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The sale can be traced back to May 2016, when a federal judge halted Staples’ bid to acquire Office Depot, its biggest US rival, for roughly $6 billion. Office Depot, in turn, was still digesting its purchase of the number three office-supply company, OfficeMax.

The judge agreed with the Obama administration’s Federal Trade Commission that combining the two remaining national office-supply chains would put too much market power in the hands of one company. Former CEO Ron Sargent pursued the deal vigorously — a go-big or go-home effort to shore up two old-school retailers with declining revenue and to prepare for anticipated competition from Amazon.com. The judge deemed that Amazon’s efforts in the office-supply market were too nascent at the time to constitute a legitimate market threat.

With Sargent’s deal-of-a-lifetime dead, the longtime CEO decided to step aside, to make way for Goodman, a protégé.

Under Goodman, the company focused instead on building up a sales force that targeted more mid-size businesses while paring back the Staples empire to just North America. During the past year, the company has sold off its operations in Europe, Australia, and New Zealand. More recently, it discontinued operations in South America and China.

As a result, almost all of the company’s 60,000 employees are in North America. Staples still has about 1,200 US stores and about 300 in Canada.

Goodman arrived at Staples in the 1990s after working with the company as a consultant at Bain & Co.; her project focused on whether Staples should explore the delivery business. (She said yes.) Now, much of the company’s success hinges on whether it can expand delivery operations and fend off Amazon in the process.

For years, Staples has been scaling back its physical footprint, having shuttered 350 stores in the past five years. In March, it announced plans to close 70 more.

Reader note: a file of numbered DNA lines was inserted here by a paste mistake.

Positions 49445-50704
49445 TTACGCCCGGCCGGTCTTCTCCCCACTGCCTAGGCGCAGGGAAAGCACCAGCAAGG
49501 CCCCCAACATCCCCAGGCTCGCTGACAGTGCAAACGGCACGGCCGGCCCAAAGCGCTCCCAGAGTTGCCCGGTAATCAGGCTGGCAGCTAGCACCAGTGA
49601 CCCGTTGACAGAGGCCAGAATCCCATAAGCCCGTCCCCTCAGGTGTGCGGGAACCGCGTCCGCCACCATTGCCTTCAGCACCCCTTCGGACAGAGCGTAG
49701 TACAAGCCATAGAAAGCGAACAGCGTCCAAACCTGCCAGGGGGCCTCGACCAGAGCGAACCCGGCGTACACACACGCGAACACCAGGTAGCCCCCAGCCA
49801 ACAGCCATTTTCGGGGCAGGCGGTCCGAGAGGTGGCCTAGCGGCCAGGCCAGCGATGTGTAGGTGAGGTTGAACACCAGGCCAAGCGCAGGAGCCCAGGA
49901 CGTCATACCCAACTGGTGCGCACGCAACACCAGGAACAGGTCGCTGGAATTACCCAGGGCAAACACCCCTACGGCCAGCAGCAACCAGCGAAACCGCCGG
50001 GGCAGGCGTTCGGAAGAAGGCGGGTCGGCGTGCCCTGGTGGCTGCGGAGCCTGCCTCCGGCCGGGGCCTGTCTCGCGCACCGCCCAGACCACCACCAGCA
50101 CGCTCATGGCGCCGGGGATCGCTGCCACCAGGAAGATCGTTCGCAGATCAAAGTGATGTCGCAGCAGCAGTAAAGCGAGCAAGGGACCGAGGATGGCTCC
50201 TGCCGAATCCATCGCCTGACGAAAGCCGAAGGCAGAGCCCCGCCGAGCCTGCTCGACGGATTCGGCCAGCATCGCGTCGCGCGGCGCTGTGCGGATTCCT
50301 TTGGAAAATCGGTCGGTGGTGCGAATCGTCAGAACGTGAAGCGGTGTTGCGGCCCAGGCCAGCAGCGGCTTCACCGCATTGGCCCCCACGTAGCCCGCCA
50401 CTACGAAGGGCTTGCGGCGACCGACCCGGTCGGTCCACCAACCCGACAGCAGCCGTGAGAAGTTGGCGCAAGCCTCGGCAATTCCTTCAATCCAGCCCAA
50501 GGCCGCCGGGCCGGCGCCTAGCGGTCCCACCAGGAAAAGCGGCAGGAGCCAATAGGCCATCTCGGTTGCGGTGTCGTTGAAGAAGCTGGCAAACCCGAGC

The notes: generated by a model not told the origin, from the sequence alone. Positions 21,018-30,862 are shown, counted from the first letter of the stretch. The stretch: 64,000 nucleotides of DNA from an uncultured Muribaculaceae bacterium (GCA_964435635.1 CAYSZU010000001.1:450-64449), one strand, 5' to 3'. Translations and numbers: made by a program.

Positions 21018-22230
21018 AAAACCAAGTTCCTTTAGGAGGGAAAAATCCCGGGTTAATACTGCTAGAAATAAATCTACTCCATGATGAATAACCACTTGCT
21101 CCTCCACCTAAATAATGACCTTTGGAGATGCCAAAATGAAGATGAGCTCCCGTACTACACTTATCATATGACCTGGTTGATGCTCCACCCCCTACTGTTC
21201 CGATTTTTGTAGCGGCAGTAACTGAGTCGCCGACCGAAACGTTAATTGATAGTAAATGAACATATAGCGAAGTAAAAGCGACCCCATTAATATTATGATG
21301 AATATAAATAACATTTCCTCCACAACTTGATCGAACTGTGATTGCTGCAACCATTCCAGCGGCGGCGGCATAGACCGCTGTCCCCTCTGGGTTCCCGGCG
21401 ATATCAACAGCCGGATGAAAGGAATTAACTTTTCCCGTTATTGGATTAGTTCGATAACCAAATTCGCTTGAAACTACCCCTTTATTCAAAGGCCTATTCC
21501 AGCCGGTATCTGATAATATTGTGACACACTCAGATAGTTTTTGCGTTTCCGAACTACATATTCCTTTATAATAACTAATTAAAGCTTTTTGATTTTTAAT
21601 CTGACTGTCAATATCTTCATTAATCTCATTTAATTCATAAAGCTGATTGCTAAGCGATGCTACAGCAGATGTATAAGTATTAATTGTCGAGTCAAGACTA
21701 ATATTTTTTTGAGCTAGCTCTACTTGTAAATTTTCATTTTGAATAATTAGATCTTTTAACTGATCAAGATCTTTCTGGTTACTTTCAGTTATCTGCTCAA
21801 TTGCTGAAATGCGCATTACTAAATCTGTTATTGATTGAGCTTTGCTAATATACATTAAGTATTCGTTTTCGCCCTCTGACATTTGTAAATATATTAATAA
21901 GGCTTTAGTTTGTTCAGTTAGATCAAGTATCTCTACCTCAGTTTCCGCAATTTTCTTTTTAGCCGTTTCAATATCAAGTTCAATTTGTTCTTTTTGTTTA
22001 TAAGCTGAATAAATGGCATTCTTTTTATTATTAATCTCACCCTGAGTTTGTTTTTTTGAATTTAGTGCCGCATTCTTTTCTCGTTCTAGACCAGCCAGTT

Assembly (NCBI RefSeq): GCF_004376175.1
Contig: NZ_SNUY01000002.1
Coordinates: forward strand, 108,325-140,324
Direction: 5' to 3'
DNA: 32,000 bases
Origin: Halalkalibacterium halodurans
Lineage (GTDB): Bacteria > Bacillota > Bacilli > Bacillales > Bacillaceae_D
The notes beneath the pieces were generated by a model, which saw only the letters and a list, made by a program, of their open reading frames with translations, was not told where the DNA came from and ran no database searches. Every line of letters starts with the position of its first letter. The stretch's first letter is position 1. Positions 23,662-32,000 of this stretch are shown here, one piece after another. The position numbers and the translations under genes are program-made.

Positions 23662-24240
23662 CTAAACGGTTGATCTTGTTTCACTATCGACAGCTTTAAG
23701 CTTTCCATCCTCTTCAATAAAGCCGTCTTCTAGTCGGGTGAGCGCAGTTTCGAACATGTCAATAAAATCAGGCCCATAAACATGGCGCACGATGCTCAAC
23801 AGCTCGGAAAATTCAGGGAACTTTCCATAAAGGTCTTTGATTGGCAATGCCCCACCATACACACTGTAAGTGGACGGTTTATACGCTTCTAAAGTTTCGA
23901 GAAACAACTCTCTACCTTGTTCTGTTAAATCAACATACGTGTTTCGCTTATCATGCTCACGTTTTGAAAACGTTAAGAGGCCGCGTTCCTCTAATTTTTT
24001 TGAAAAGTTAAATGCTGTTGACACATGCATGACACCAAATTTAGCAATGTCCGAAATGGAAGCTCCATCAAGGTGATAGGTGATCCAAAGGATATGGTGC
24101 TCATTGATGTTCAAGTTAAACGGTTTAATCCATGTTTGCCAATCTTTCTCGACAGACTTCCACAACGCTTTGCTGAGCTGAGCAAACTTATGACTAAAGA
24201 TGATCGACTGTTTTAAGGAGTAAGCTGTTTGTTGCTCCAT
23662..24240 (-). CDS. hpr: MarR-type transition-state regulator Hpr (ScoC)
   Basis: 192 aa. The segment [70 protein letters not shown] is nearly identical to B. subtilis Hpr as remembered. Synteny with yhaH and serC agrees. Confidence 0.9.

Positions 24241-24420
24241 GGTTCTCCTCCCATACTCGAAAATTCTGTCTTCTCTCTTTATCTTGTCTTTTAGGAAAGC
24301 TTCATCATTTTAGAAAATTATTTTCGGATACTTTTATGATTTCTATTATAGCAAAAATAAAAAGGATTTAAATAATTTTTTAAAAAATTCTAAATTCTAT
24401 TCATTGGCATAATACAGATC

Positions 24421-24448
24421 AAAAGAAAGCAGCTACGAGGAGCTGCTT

The company has struggled with declining revenues and profits for years, and in May reported first-quarter revenue of $4.1 billion, down 4.9 percent from a year earlier. It saw a net loss of $815 million, largely from discontinued operations, compared with net income of $41 million in the prior year’s period.

But in an effort to make better use of its brick-and-mortar stores, Staples partnered with the co-working startup Workbar to create shared office spaces. Staples now hosts three co-branded workspaces, in its Brighton, Danvers, and Norwood stores. The company also recently launched a series of television ads that aim to shift its focus away from retail storefronts and more to serving business managers.

Staples’ start dates back to when its founder, grocery store executive Tom Stemberg, struggled to find a roll of typewriter ribbon over the Fourth of July weekend in 1985.

Stemberg opened his first store less than a year later.

And Bain Capital helped take the company public in 1989.

Material from Bloomberg News was used in this report. Janelle Nanos can be reached at janelle.nanos@globe.com. Follow her on Twitter @janellenanos. Jon Chesto can be reached at jon.chesto@globe.com. Follow him on Twitter @jonchesto.